The idea of doing business through social networks is not a new concept by any means.  Long has it been recognised by business people, politicians, community leaders, family members and individuals that investing in building relationships is a great means to achieving outcomes.  Relationships in the business sense, have led to fantastic achievements such as the collaboration of Steve Jobs and Steve Wozniak with Apple, Bill Gates and Paul Allen in the evolution of Microsoft and the concept of online relationships via Facebook which has taken off to the point where there are now over 800 million people with a Facebook account.

The rise of social media platforms such as Facebook, Instagram, Twitter, Blogger, LinkedIn and other such technologies has enabled people to interact in a new way with far greater reach.  Besides the obvious personal reasons to use these tools, many companies and organisations are now developing Social Media Strategies because they recognise the value of Doing Business Socially.  The technology is new but the concept of building business relationships is certainly not.

On a recent family holiday I had the opportunity to engage with a range of family and friends as well as complete strangers who all seem to be onto this ‘doing business socially’ idea. In fact it seems to be quite common.  So what it is all about? How can it be embedded into the daily operations of a company and how can you harness it to result in positive impacts on your business?  The best description I have come across referred to doing business socially as the art, science, and philosophy of building trusted networks that achieve strategic objectives.

My holiday sightings of doing business socially have been quite diverse.  One by a Farmer and an Art Gallery/Café Owner.  Now in these instances I suggest there is a combination of both conscious and unconscious strategy at play.  For many small businesses led by entrepreneurs, the ability to socially engage with customers, suppliers, staff and people in general comes naturally and is largely unconscious.  For them, networks and relationships form organically through ongoing communication.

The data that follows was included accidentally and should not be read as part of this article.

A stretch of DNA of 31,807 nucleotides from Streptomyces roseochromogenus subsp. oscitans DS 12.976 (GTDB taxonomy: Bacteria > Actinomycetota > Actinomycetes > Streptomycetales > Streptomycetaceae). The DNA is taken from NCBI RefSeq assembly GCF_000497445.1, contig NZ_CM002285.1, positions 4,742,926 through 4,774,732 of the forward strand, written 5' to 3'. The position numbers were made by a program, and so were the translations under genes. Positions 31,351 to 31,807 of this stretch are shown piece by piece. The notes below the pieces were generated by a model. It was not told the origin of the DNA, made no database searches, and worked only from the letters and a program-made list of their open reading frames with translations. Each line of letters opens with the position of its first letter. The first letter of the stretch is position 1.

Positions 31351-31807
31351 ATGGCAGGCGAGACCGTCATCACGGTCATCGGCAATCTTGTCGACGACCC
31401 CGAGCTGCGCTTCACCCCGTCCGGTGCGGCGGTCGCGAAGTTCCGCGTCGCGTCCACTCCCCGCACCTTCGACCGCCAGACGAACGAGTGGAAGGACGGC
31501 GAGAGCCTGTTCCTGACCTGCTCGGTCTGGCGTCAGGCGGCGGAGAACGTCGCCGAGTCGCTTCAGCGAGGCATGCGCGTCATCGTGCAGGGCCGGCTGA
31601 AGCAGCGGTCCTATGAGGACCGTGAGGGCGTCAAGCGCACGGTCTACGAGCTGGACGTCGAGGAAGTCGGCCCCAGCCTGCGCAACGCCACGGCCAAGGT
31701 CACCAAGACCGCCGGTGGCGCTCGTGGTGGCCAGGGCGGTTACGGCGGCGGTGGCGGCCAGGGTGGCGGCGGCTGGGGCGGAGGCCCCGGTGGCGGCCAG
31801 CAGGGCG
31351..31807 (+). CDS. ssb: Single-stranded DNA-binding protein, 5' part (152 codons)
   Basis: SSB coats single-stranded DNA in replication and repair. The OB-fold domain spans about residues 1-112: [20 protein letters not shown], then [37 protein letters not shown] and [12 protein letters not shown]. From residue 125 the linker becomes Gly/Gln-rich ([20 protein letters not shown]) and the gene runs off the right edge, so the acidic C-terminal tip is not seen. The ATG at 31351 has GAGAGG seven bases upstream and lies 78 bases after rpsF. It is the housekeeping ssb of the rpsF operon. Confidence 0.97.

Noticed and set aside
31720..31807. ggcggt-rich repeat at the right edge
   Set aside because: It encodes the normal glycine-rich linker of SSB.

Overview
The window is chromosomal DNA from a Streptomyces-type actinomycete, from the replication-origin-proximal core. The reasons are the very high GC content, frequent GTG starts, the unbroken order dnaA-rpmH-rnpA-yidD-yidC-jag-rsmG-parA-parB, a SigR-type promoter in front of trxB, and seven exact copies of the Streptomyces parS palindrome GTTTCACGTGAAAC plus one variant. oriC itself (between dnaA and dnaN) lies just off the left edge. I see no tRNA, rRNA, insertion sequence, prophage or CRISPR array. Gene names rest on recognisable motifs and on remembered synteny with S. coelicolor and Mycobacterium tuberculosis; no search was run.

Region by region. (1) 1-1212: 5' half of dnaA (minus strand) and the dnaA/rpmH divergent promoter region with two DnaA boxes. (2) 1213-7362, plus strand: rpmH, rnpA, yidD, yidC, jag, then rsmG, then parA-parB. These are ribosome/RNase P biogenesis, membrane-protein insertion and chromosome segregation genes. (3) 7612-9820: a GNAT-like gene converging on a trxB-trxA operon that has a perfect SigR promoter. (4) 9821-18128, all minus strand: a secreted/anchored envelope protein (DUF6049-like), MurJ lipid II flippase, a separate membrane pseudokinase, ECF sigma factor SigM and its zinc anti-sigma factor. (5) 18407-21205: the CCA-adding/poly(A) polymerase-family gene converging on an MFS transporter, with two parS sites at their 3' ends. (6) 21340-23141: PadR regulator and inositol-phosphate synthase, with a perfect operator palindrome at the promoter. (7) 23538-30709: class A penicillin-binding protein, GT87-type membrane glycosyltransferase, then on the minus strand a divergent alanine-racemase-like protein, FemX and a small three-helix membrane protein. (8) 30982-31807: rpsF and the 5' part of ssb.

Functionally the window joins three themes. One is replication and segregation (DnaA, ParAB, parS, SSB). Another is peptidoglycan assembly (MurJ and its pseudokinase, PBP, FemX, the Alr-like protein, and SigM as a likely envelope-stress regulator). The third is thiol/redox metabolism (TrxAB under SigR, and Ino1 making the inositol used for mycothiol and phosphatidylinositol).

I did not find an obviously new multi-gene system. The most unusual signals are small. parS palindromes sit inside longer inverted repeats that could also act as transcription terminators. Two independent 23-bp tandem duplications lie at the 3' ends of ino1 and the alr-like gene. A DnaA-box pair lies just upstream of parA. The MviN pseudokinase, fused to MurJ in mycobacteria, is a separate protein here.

The Farmer I refer to was a great example of this.  Having lived in the same local area for all his life, his network within the community was impressive and in fact was essential to him running the farm.  A large majority of his business stakeholders were friends who he has done business with for many years.  Whether he planned it or not, his profile within the community was enhanced and publicised by his unofficial and admittedly “self appointed” role of photographer for the community newsletter which gave him the opportunity to regularly speak with a broad section of people who live in the area, and many of these people do business with this farmer either directly or indirectly.  A visit to the local pub with him for dinner provided more evidence of the value of strong networks and doing business socially.  I asked him about a few of the people he spoke with at the pub this particular evening and invariably most were involved with him in a business capacity of some form or other.

The second example was by an Art Gallery and Café Owner.  After I visited him on three successive mornings for a coffee and a conversation, I was amazed by how much traffic he could generate to his business.  The most obvious and visible were the customers who either came for a caffeine hit like me, or visited the gallery to peruse and purchase the artwork and jewellery on display.  From what I saw he was doing pretty well in coffee sales alone!  However I learned it was the online aspect of his business that was the real earner for him.  Through his online presence he was able to connect with art lovers all over the world and share ideas on the latest trends, upcoming artists and direct potential customers to his online gallery.  He told me this made up over 65% of his revenue.  As such he devoted a significant portion of his time to managing his online brand,  he was doing business socially.

Doing business socially involves regular communication.  Whether it be face-to-face, over the phone or online, engaging with others is the key.  The beauty of it is that you don’t even need to be directly involved.  The tools I mentioned earlier can do much of the work for you as long as you get the ball rolling.  Your online networks can keep your name, brand and message out there for longer if well executed.  Online discussions about you or your product or service can be a great way to enhance your reputation, build your brand, generate awareness to new audiences and promote your brand.  Of course there is some risk that negative discourse may occur and cause damage but again, if well managed this can be contained.

So regardless of whether your business is a farm, an art gallery or a global brand, doing business socially is of massive value and worthy of consideration.  Are you doing business socially and managing your reputation, networks and relationships and could you do it better?

Ben Walsh – General Manager; Recruitment

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